Dungeons & Dragons: A New Discovery For A New Generation


Peyton Markel, Staff Writer

Dungeons & Dragons, a 1970’s table-top roleplaying game (TTRPG), is going through a massive resurgence among “nerd culture,” coming along with the sort of nerdy resurgence that has occurred in recent years with phenomena such as Marvel, Star Wars, Game of Thrones, and much more. In recent years, with society becoming nerdier and nerdier, much of the stigma that only stinky, sweaty geeks in their basement enjoy these things–as the general perception was back in the 1970’s and 80’s–has vanished. Most everyone has heard the name Dungeons & Dragons before, and that’s a relatively big deal. And, among many players, it is a general belief that Dungeons & Dragons is one of the most fun games on the tabletop scene and beyond.

So first, one might ask what Dungeons & Dragons is to begin with, which is a fair question. Dungeons & Dragons, commonly referred to as D&D, is a game where friends get together, create fantasy characters, and roleplay as those characters in a world constructed in part by a DM, or Dungeon Master, and in part by the player’s imaginations. Player’s are given conflicts and are charged with finding solutions to these conflicts in any way they can imagine.

“D&D is one of my favorite games, mainly because there’s no limit to what you can imagine. Everything someone describes is portrayed differently by everyone playing.” says Ethan Pierce, a junior. But, there are rules: a player can’t simply say, “I kick the Goblin’s head off,” and then have it just happen. The players can still try to do it, but they have to roll a die to see if they succeed; otherwise, it wouldn’t be a game at all if they did everything they wanted to without risk of failure.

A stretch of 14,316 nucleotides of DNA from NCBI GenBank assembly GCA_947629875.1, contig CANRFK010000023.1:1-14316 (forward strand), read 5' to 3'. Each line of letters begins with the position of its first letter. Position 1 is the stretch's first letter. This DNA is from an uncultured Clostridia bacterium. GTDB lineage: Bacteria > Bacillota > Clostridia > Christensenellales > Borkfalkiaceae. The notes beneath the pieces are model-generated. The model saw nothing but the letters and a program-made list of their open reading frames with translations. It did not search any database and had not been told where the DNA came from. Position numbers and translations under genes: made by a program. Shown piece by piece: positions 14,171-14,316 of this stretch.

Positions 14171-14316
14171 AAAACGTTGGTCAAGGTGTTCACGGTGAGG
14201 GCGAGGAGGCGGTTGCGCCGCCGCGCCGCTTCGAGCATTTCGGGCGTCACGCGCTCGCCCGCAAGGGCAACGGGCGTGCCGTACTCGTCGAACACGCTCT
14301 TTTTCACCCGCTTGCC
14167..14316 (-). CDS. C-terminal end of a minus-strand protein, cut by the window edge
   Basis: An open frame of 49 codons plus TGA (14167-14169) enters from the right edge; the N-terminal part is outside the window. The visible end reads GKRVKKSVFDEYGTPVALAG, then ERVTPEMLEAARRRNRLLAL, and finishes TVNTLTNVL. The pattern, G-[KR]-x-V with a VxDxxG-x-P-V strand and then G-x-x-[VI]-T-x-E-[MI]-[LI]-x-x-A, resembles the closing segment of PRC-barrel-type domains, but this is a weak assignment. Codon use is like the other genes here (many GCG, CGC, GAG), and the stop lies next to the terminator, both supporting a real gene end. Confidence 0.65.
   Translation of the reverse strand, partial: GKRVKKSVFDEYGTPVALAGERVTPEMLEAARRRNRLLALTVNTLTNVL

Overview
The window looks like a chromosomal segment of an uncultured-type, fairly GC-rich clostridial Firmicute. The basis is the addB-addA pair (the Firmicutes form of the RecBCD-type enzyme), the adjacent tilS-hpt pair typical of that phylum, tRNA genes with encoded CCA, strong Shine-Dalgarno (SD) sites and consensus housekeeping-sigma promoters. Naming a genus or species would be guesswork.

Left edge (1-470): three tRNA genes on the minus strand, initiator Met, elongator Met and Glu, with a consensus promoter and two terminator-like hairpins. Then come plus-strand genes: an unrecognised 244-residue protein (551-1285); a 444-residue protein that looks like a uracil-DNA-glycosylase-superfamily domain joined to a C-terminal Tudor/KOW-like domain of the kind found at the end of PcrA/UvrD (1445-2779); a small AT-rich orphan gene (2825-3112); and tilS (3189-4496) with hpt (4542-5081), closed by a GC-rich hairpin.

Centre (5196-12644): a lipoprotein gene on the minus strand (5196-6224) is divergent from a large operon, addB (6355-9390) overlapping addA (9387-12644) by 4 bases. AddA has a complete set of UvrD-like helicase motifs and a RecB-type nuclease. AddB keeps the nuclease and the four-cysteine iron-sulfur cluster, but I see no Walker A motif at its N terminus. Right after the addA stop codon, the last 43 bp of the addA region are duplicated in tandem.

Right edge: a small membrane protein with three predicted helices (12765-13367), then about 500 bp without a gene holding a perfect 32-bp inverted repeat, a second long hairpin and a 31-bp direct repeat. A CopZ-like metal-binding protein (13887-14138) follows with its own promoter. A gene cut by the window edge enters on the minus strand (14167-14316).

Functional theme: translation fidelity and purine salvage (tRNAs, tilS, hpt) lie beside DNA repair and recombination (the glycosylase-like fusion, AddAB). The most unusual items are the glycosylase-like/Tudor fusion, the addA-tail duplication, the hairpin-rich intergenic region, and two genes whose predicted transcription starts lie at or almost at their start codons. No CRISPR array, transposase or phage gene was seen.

But, through the rules and a combination of classes, abilities, and so on, certain characters are going to be better at certain things. A raging Barbarian is going to have a better chance of kicking the aforementioned Goblin’s head off, for example, than a more intellectual Wizard. The Wizard will be better at other things, though, and the player knows that, because he makes a character with an idea in mind. When a character is made, its player can assign certain attributes to be higher or lower, which will give it strengths and weaknesses. 

One of the best examples in media is from the TV show Community and its first-ever D&D episode. It’s from Season 2 and called “Advanced Dungeons & Dragons,” and it’s pretty good if wanting to see how the game works. Other examples of D&D-like media would be video games like Skyrim, and other open-world role-playing video games. The difference, however, is that the games market, saying the player has the ability to do whatever he wants, simply isn’t possible. There will always be technical limitations which restrict its players from doing things. But, in D&D, those technical limitations simply don’t exist, because the human imagination is limitless.

One of the more common excuses for not playing D&D is that this demographic isn’t into the idea of it. But, they don’t really know how to start or how to play. Many simply think they aren’t into D&D just based upon the concept alone, but everyone who enjoys the more commonplace nerdy media should at least give the game a try. For the readers of this article who believe they don’t like D&D, what if they actually already do and don’t realize it? Why do so many enjoy things such as Lord of the Rings or Game of Thrones, for example? There are distinct characters interacting with each other and going on adventures. Some of these adventures are large scale; sometimes they are smaller and more grounded. These adventures allow the characters to express themselves and continue interacting with each other. These two examples are exactly how D&D works. If they are appealing, there is no excuse not to try.